smashing the world record with 794 elves gathering in the town
Every year since then,
Bridgend has successfully topped their record with more and more
elves coming to the town to be part of history and the current record, set last year, stands at
Not one to rest on their laurels, the town is looking yet again to
break its own record.
This Saturday, 13th December, people are being invited to gather
in the town for a day of festivities which will culminate in the Elf World Record attempt. To
take part, just turn up in a red or green jumper and collect one of
the official elf hats that will be provided.
Who knows, you might end the day as a World Record Holder.
This is the village of Merthyr Mawr near Bridgend. It's an
idyllic little settlement, as picturesque as they come, with an
outstanding collection of thatched cottages positioned around an
old village green.
Despite being a relatively small village, there's plenty of
interesting places to visit. The 'Dipping Bridge' was built
in the 15th century, the holes in the sides allowed farmers to push
their sheep into the River Ogmore for a seasonal dip!
Just down the lane lie the remains of Candleston Castle, once a 15th
century fortified mansion house, whilst nearby Ogmore Castle is
probably the most picturesque castle in Wales.
Just beyond the castle is one of the biggest sand dune systems in Europe. It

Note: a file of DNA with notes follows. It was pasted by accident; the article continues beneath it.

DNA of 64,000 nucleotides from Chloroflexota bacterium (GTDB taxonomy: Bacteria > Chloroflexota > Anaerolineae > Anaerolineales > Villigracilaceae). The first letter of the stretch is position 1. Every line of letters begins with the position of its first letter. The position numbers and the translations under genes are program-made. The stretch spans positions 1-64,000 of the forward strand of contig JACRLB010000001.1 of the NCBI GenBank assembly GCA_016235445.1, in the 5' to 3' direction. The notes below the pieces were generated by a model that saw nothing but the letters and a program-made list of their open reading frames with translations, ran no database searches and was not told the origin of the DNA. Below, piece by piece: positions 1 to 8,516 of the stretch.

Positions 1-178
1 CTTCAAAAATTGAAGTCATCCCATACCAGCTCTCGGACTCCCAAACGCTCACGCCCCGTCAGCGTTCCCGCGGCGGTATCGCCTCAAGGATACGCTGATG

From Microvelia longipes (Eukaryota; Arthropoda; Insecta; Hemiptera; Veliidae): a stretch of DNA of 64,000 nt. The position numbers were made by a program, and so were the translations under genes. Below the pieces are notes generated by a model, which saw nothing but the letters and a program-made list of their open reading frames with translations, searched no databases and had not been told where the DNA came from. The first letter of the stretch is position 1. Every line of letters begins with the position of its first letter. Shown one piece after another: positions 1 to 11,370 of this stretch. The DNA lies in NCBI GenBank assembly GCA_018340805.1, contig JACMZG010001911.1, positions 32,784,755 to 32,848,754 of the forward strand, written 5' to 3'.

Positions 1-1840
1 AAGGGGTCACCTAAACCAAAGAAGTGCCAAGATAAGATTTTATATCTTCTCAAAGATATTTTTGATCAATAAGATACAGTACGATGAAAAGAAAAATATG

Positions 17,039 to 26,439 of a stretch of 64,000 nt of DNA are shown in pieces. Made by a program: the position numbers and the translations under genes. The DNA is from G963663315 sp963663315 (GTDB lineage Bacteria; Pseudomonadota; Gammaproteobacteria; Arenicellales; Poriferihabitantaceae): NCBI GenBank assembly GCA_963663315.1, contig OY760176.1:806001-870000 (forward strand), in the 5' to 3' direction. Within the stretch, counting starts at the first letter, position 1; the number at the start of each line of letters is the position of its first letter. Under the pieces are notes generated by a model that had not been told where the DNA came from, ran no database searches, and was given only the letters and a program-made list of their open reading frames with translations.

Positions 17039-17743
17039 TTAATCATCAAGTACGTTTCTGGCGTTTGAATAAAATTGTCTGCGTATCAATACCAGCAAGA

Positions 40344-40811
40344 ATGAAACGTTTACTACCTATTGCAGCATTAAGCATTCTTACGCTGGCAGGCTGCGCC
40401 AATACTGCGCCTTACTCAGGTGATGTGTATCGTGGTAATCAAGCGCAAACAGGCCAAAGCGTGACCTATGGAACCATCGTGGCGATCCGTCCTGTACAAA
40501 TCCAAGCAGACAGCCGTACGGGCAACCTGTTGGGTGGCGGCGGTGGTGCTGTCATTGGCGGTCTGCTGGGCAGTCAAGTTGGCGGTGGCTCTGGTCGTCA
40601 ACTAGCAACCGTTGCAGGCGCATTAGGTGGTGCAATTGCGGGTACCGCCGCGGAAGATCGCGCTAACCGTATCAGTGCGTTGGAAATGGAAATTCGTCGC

once stretched for miles, right around Swansea Bay and some of the
dunes are as big as small mountains. The dunes are an
important wildlife habitat and site of scientific interest, which
shelters a rich variety of plants. Parts of the Hollywood
blockbuster 'Lawrence of Arabia' were filmed here.
Every year, just before Christmas, hundreds of amateur athletes
descend on the village for the annual Christmas Pudding Run.
The race is a challenging multi-terrain, six mile run that winds
its way through the sand dune system. The route starts with
an ascent of the highest single sand dune in Europe - the fearsome
But it doesn't end there, the race then continues with even more
climbs, over rough moorland and through several streams before
eventually the runners get to the finish line.
And the prize for completing this gruelling course……a Christmas pudding of
the chance to visit the Guardian Mining Memorial this
Towering above the village of Six Bells, in the heart of the Valleys, the Guardian
stands as a monument to the mining industry that once dominated
this landscape and commemorates the lives lost in the 1960 Six
Bells Colliery disaster.
Despite visiting several times in the past, the monument never
fails to impress. And this time we were lucky to get a guided
tour of local expert Meg Gurney.
She has a wealth of knowledge on the Guardian - the process of
building it, the history of the Six Bells site and the mining
industry locally. She also told us some poignant stories of
those who perished in the disaster and those who had lucky
escapes. Hearing these stories added so much more to the
If you're visiting, be sure to call in to Tŷ Ebbw Fach. The former
coaching inn has been transformed into an information centre about
Guardian, whilst also providing light snacks and refreshments in
its excellent coffee shop.
For more information on the Guardian or Tŷ Ebbw Fach click on the
Did you know Wales produces its own
whisky? It might not be as well known as its Scottish or Irish
counterparts, but that is changing.